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How Does Cocaine Affect the Body?

author image Traci Joy
A certified nutritionist who majored in health, fitness and nutrition, Traci Vandermark has been writing articles in her specialty fields since 1998. Her articles have appeared both online and in print for publications such as Simple Abundance, "Catskill Country Magazine," "Birds and Blooms," "Cappers" and "Country Discoveries."
How Does Cocaine Affect the Body?
EKG Photo Credit: goir/iStock/Getty Images


Cocaine is a stimulant drug that can be taken orally or by way of injection into a vein. Cocaine is a popular street drug, but the National Institute on Drug Abuse reports that it's also used in medical facilities as a local anesthetic. Cocaine is most often used as a white powder, which is snorted or injected, or as "crack," which is cocaine that has been heated and now forms a rock-like, smokable substance. Regardless of the manner in which cocaine enters the body, its effects can be deadly.

The Heart

Cocaine has been found to have irreversible and fatal consequences on the heart. According to a study in the 2009 issue of the American Journal of Cardiovascular Drugs, cocaine is the main cause of drug deaths in the U.S., and most of these deaths are related to cardiac symptoms the drug produces. This study shows that the actions cocaine has on the heart include speeding the progression of heart disease, causing arrhythmias or irregular heartbeats, and heart failure or sudden death. Cocaine affects heart disease by causing constriction of the arteries. It causes irregular heartbeats by blocking the channels that allow potassium--a necessary mineral for heart rhythm--to cross cell membranes, and it can cause sudden death by raising the risk of developing blood clots that cause a heart attack or stroke.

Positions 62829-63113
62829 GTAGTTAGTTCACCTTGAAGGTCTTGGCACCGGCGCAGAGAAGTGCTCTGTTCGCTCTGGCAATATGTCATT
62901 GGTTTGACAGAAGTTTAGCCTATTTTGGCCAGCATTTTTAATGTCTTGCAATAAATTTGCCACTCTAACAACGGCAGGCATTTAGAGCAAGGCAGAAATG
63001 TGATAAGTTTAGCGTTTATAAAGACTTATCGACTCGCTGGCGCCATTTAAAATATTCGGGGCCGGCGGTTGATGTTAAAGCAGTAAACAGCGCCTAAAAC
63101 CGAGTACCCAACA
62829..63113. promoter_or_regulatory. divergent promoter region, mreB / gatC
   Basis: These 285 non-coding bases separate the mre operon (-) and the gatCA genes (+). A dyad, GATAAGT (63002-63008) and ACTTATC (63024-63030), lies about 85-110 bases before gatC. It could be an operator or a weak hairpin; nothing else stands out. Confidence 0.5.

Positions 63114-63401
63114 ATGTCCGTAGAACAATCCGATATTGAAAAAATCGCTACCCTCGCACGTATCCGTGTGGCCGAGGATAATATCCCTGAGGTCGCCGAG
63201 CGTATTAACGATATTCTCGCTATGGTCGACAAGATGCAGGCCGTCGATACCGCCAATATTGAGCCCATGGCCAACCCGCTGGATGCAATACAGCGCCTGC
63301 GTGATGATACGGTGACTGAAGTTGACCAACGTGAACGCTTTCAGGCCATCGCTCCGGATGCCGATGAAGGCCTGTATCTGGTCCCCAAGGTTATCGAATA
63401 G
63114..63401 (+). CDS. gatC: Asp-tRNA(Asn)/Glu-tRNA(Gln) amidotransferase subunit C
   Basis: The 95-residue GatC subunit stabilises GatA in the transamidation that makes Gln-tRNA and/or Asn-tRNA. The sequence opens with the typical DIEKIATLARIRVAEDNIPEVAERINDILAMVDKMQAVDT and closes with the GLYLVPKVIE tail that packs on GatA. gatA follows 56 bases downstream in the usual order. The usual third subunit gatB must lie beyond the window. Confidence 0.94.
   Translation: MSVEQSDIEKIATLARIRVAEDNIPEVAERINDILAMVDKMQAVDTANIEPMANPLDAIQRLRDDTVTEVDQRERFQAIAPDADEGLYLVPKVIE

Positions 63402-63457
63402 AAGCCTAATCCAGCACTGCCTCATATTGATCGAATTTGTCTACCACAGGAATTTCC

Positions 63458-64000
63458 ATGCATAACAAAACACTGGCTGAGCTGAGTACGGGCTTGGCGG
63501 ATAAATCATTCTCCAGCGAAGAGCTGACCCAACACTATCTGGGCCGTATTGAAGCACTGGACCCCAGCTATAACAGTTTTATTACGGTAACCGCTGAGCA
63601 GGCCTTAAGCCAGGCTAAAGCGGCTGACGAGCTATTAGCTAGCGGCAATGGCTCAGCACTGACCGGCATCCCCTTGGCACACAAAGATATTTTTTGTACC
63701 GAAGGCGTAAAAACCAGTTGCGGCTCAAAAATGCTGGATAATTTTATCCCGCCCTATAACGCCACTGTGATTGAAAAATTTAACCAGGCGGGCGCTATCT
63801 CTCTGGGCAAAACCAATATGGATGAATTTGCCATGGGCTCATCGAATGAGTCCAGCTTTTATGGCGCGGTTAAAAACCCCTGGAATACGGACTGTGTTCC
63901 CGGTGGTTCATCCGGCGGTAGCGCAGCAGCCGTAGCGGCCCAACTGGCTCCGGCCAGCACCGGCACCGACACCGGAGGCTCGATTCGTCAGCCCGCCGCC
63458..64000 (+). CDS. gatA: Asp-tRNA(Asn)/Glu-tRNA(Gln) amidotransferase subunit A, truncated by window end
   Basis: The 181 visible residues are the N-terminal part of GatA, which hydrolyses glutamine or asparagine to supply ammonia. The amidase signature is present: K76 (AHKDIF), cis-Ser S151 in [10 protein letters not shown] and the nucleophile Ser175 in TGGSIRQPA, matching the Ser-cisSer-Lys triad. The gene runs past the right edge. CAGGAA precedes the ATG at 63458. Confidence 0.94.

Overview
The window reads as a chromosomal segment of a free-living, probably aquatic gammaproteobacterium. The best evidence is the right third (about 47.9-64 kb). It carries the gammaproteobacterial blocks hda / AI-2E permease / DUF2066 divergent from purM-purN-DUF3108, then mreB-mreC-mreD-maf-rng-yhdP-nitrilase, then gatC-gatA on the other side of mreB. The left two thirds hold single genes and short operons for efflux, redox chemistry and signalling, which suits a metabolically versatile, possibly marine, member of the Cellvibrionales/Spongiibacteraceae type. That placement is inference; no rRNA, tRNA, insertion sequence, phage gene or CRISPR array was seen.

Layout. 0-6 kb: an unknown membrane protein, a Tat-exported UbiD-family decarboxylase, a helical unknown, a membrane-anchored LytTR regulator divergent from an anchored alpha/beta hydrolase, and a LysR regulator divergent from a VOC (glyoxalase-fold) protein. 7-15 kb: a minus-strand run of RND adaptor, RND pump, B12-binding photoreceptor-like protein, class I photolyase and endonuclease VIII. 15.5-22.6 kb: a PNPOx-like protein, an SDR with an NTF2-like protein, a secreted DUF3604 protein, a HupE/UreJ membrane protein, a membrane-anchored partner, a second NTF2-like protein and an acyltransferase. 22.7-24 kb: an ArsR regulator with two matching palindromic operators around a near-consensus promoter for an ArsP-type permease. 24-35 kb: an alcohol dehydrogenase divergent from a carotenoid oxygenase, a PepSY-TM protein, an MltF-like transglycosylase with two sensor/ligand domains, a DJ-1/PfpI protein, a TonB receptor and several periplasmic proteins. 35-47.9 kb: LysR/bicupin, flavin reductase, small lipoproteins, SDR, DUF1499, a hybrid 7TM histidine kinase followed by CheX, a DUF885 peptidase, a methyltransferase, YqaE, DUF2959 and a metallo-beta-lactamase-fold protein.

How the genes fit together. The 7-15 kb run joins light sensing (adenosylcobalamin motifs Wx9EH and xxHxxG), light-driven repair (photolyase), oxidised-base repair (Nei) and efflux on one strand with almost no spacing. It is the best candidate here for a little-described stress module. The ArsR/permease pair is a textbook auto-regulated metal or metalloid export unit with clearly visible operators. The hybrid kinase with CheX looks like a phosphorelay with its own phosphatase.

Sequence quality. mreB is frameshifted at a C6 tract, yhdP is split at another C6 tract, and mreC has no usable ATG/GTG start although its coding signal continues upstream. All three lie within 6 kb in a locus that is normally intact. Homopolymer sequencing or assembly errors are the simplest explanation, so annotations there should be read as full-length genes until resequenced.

The Brain

Cocaine use also has altering affects on the brain. The National Institute on Drug Abuse reports that whether cocaine is smoked or snorted, it reaches the brain quickly and is highly concentrated in certain areas. When a person smokes or snorts cocaine, it travels quickly to the brain. Although it reaches all areas of the brain, it concentrates in some specific areas. One of these areas is called the "reward system" part of the brain. Cocaine stimulates this area, making the user feel so good that he wants more. It's cocaine's effect on this area of the brain that makes the addiction so hard to break. A report from Harvard University shows that cocaine also affects brain function by slowing blood flow. This particularly affects the areas of the brain that control memory, attention span and learning ability. The constricting of the blood vessels, which causes the slow blood flow, lasts even days after the last cocaine use.

Cocaine gives the user a false feeling of euphoria, due to the fact that it's stimulating certain areas of the brain. Unfortunately, this effect can be enough to keep the user addicted, regardless of the effect it's having on other areas of the brain and heart.

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